• This event has passed. Check out other things to do instead.

Celebrate diversity in comics at Boston’s third Comics in Color Festival this Saturday

The April 29 event features comics superstars, workshops, an artists alley, animated short films, music and dance performances, a cosplay contest, and a fashion show.

Local manga artist ZeroSnake designed this year's promotional artwork for the Comics in Color Festival. Courtesy Image

When Boston cartoonist Cagen Luse and fellow artist and comics fan Barrington Edwards headed to the Black Comic Book Festival at Harlem’s Schomburg Center back in 2015, they were inspired by seeing “a space for people of color to come and enjoy comics together,” Luse recalls.

“We felt like Boston needed that,” he says.

And now, eight years later — thanks primarily to their efforts during that time — Boston has that. April 29 will see the third free Comics in Color Festival come to the Reggie Lewis Center in Roxbury, billed as “New England’s first comic arts festival focused on stories by and about people of color.”


Plans for a full festival in 2021 got sidelined by the COVID-19 pandemic, but Luse and Edwards did manage to pull off a hybrid event with online workshops and an in-person, outdoor vendors gathering. But last year, the first fully in-person Comics in Color came roaring into Roxbury, and “it was really like everything that I had worked for for so many years actually coming to fruition,” says Luse, who created the LunchTime Comix strip that ran in Dig Boston

“People were very excited about it — all very, very positive,” he says of last year’s event. “People had never seen something like this before, so they were very excited to be in the space. And people are even more excited this year, now that we have one under our belt and people know what to expect.”

And what to expect includes an all-star lineup of guests, including “Iron Man” and “Batgirl” artist Alitha E. Martinez, “X-Men” and “Ghost Rider” artist Larry Stroman, and comics historian and scholar Joel Christian Gill. Plus workshops, an artists alley, animated short films, music and dance performances, a cosplay contest, and even a fashion show. Not bad for something that started on a single table at Grove Hall Library.


“We started out just as a meet-up — I brought my collection of comics, Barrington brought his collection of comics, and we just put them out on the table and talked about them. And that was really it,” Luse recalls. “And from there it grew — we started doing workshops and artist talks and more panel-type stuff. And after about two years of doing that, we said it’s time to go for a full festival.”


And in its few years of existence, the festival is already becoming an extremely valuable outlet for artists and fans alike to connect, network, and learn new skills and perspectives, says ZeroSnake, a.k.a. Tyrone Motley, a local manga artist and animator who designed the promotional artwork for the festival this year.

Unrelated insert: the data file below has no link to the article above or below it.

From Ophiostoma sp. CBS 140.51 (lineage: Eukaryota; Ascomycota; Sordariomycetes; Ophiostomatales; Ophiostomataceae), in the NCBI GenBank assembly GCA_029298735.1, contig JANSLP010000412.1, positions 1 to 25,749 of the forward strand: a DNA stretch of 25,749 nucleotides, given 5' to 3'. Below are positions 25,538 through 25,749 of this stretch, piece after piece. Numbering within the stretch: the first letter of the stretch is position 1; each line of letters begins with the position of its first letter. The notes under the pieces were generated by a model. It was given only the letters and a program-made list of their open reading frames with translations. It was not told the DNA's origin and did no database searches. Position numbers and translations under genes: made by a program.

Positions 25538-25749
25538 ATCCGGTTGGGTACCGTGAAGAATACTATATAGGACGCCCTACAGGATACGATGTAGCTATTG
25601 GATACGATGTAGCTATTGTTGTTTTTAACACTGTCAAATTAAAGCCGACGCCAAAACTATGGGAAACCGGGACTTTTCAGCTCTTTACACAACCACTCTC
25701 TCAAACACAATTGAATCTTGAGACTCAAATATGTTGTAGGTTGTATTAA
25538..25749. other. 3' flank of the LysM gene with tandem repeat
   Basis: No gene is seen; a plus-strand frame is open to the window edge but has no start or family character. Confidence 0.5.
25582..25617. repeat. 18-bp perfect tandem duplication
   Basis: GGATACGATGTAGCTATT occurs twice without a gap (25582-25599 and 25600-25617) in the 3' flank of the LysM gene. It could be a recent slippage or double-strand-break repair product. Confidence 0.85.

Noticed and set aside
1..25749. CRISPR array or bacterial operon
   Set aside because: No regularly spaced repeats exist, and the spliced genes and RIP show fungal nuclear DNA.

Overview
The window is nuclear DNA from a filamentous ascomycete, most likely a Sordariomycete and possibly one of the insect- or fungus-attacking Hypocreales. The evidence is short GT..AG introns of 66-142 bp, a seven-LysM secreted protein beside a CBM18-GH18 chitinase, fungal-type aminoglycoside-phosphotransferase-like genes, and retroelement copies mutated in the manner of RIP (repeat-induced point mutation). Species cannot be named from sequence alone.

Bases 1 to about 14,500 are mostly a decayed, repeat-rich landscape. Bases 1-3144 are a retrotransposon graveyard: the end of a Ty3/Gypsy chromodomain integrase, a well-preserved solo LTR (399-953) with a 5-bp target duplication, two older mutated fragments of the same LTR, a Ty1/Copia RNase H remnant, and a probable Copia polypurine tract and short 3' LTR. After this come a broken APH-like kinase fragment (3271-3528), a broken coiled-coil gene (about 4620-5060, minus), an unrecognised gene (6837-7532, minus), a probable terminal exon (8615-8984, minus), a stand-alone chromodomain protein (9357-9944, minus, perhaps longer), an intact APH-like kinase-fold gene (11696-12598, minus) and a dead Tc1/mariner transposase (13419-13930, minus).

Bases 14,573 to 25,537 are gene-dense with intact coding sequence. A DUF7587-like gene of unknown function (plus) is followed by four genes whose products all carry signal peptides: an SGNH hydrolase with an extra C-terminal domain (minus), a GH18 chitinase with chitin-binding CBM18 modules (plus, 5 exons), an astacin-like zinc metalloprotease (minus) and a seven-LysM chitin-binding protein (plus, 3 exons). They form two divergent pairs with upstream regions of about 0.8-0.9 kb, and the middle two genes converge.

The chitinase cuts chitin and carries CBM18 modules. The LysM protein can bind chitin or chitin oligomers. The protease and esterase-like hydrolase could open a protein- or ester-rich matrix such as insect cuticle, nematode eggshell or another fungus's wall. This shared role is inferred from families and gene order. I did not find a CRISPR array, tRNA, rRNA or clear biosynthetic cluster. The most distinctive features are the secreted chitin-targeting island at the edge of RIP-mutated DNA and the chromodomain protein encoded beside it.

“Whether it’s, like, young children still in school, or older adults who may know someone who likes comics, or may even be trying to get into it themselves — this is a great, great place to do it,” he says. “The community really get involved. You get to chop it up with some artists that you don’t even know is in the area, and a lot of them, like me, have books and other projects that are just in full swing.”

Zero says he tried to reflect that diversity of tastes and artists when he designed the comics characters who represent this year’s fest. “So they feature characters of color, and all of them feature some kind of art-making tool, whether it’s an ink brush, a pencil, something of that nature, and then on top of that I also gave them [each] their own distinct genre,” he explains.


Zero also touted the festival as a great way for artists to market their own work, like his manga collection “Unrivaled,” which he’ll be promoting there. “You’ve got to believe in the project and push forward yourself — no one else is gonna do it until you do it,” he points out.

For his part, Luse hopes the festival continues to grow and expand in its efforts to provide a forum for diverse perspectives in comics and comics art.

“We definitely feel like it’s a necessary thing to do. We really believe that diverse storytelling is good for everyone —  it fosters understanding, the more kinds of stories and voices that you hear from,” he says. “We also want to encourage folks to get into the business, right? We want to encourage more people to tell their stories, make their own books, be creative. So I want this to be an inspiration.”

A postcard promoting this year’s Comics in Color Festival. Courtesy Image
  • Alitha Martinez (“Iron Man,” “Batgirl”)
  • David Crownson (“Harriet Tubman, Demon Slayer”)
  • Joel Christian Gill (“Strange Fruit,” “Tales of the Talented Tenth”)
  • Jarett Melendez (“Chef’s Kiss,” “The Comics Kitchen”)
  • Tina Lugo (internationally known tattoo artist)
  • Larry Stroman (“X-Men,” “Ghost Rider,” “The Punisher”)

Featured programs:

  • Writing the Revolution: Activism and Identity in Comics Writing 
  • Gaming While Black
  • Wakanada Forever: The impact of “Black Panther” on comics and pop culture
  • Build Your Character Workshop 
  • Truth Telling in Graphic Memoir
  • Do It Yourself Publishing

See website for full schedule.

For the full discussion with Cagen and ZeroSnake about Comics in Color and their own comics work, listen to their appearance on “Strip Search: The Comic Strip Podcast,” below:

See More Events